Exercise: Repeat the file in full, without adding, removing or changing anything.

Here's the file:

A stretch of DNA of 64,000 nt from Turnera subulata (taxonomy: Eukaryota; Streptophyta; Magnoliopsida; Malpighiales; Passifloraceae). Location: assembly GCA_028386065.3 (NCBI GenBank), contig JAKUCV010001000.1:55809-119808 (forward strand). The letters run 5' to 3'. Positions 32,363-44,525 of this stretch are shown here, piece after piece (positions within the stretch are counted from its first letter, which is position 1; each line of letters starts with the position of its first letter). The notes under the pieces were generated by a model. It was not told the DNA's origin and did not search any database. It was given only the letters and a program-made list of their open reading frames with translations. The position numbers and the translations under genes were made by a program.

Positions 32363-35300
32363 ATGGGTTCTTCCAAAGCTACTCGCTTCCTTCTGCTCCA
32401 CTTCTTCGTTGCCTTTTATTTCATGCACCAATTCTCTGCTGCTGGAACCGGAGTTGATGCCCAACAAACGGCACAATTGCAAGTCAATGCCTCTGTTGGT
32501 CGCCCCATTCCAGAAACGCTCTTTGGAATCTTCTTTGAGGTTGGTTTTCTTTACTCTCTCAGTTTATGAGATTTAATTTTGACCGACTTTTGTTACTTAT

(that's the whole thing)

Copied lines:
A stretch of DNA of 64,000 nt from Turnera subulata (taxonomy: Eukaryota; Streptophyta; Magnoliopsida; Malpighiales; Passifloraceae). Location: assembly GCA_028386065.3 (NCBI GenBank), contig JAKUCV010001000.1:55809-119808 (forward strand). The letters run 5' to 3'. Positions 32,363-44,525 of this stretch are shown here, piece after piece (positions within the stretch are counted from its first letter, which is position 1; each line of letters starts with the position of its first letter). The notes under the pieces were generated by a model. It was not told the DNA's origin and did not search any database. It was given only the letters and a program-made list of their open reading frames with translations. The position numbers and the translations under genes were made by a program.

Positions 32363-35300
32363 ATGGGTTCTTCCAAAGCTACTCGCTTCCTTCTGCTCCA
32401 CTTCTTCGTTGCCTTTTATTTCATGCACCAATTCTCTGCTGCTGGAACCGGAGTTGATGCCCAACAAACGGCACAATTGCAAGTCAATGCCTCTGTTGGT
32501 CGCCCCATTCCAGAAACGCTCTTTGGAATCTTCTTTGAGGTTGGTTTTCTTTACTCTCTCAGTTTATGAGATTTAATTTTGACCGACTTTTGTTACTTAT